“It’s narrated by two twins, both boys, who describe what they have seen and what happened to them but in a very neutral way without judgement. It forces you into an encounter where you have to do the judging instead of them,” he says.

Multiple influences

“The work is close to way that we think about performance itself. It’s an event that happens in a room, but one that the audience has to deal with without explanation and deviation. It presents a very immediate and direct use of what performance can do.”

Scene from 'And on the Thousandth Night'
Scene from 'And on the Thousandth Night'
Hugo Glendenning
Forced Entertainment was founded in by six students who had studied Theatre. Originally from Derby in the East Midlands, Tim Etchell read Drama at southern England’s Exeter University in the 1980s.

“We began making projects as students together with different combos of people. We wanted to make performances that informed and influenced at time, drawing influences from film, television, stand-up, performance art, and what the theatre wanted to be an reinvent itself in the 20th Century. It was about how to relate and speak to an audience in a language they’d understand,” he explains.

As part of their current tour in Norway, the group is also performing And on the Thousandth Night on Saturday. The six-hour performance, which draws on one section from their twenty-four-hour one work called Who Can Sing a Song to Unfrighten Me? (1999), explores the live relationship between a story and its public, a story and its tellers. It is staged at Nationaltheateret.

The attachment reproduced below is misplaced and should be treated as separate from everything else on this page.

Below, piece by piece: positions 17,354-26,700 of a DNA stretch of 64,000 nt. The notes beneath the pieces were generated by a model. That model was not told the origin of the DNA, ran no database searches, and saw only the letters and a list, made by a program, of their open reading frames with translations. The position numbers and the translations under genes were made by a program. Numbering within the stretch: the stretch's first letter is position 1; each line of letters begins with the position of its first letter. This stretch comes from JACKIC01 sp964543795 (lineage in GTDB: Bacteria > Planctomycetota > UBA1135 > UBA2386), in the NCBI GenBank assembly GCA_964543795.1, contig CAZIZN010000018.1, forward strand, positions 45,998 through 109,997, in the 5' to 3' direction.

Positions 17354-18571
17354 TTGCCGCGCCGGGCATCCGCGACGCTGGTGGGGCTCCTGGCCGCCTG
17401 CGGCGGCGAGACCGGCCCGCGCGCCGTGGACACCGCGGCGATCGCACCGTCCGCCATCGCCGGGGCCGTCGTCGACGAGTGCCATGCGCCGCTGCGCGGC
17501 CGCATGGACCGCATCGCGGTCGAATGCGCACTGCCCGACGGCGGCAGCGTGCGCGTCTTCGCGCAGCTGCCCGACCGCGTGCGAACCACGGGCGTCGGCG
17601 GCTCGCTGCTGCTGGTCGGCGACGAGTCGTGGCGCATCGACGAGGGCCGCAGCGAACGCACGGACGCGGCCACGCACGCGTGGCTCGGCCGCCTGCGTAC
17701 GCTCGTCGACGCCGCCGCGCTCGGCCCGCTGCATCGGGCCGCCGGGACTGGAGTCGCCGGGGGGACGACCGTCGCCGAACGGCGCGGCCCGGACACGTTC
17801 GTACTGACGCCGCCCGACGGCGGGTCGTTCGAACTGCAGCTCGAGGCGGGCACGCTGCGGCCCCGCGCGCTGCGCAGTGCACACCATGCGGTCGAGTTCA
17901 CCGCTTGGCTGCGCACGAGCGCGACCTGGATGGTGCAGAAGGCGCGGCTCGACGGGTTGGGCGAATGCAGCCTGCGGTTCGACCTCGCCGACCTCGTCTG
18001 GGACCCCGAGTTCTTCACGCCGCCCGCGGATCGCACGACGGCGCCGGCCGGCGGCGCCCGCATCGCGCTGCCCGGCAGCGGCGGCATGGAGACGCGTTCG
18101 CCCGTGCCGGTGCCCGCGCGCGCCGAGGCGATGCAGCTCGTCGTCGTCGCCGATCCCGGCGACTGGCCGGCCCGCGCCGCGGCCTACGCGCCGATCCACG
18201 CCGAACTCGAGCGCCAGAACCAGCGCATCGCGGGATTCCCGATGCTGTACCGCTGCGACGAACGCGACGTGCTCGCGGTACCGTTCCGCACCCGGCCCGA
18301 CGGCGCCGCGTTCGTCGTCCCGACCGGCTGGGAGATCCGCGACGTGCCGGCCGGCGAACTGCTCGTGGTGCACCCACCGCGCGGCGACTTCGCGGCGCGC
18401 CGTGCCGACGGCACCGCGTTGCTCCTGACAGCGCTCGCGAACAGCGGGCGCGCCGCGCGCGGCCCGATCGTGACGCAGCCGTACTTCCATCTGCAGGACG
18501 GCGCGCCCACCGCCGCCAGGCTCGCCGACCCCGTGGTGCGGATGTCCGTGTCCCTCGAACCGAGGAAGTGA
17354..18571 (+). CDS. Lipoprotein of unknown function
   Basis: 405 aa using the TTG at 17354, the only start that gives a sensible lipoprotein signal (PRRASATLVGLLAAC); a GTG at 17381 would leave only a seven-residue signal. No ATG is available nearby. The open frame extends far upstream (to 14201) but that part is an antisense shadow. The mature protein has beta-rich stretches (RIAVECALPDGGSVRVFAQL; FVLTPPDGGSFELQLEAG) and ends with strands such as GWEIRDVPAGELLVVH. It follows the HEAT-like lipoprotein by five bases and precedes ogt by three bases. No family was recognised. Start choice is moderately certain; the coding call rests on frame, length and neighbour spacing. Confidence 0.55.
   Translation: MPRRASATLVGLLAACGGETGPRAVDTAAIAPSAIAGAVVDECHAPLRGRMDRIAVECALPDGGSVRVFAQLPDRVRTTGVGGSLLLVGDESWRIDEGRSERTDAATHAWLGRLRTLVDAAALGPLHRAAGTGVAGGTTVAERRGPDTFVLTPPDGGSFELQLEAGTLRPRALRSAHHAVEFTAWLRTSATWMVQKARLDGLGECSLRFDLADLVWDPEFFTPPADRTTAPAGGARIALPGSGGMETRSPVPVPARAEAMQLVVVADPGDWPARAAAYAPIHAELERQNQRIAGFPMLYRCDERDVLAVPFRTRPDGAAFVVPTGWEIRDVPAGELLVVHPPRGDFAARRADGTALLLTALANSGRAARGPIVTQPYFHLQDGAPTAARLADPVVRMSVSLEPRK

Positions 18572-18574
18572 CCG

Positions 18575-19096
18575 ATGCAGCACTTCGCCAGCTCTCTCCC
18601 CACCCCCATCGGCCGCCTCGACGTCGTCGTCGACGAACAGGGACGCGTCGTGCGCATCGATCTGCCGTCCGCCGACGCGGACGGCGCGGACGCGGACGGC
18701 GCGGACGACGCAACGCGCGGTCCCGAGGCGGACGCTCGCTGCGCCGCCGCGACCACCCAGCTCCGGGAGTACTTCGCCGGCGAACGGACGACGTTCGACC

The story is told, made up live and dragged from memory by a line of eight performers dressed as Kings and Queens, wearing cheap red cloaks and cardboard crowns, according to the description on Forced Entertainment’s website.

“The audience is free to come and go at any point and the piece is entirely improvised within a set of rules. It's made up of the many different stories that are told but the energy of it also comes from the performers who compete and work together to shift the atmosphere on stage” remarks Mr Etchells. “It’s anarchic and playful; capable of taking the audience to many different places.”

“A story within a story”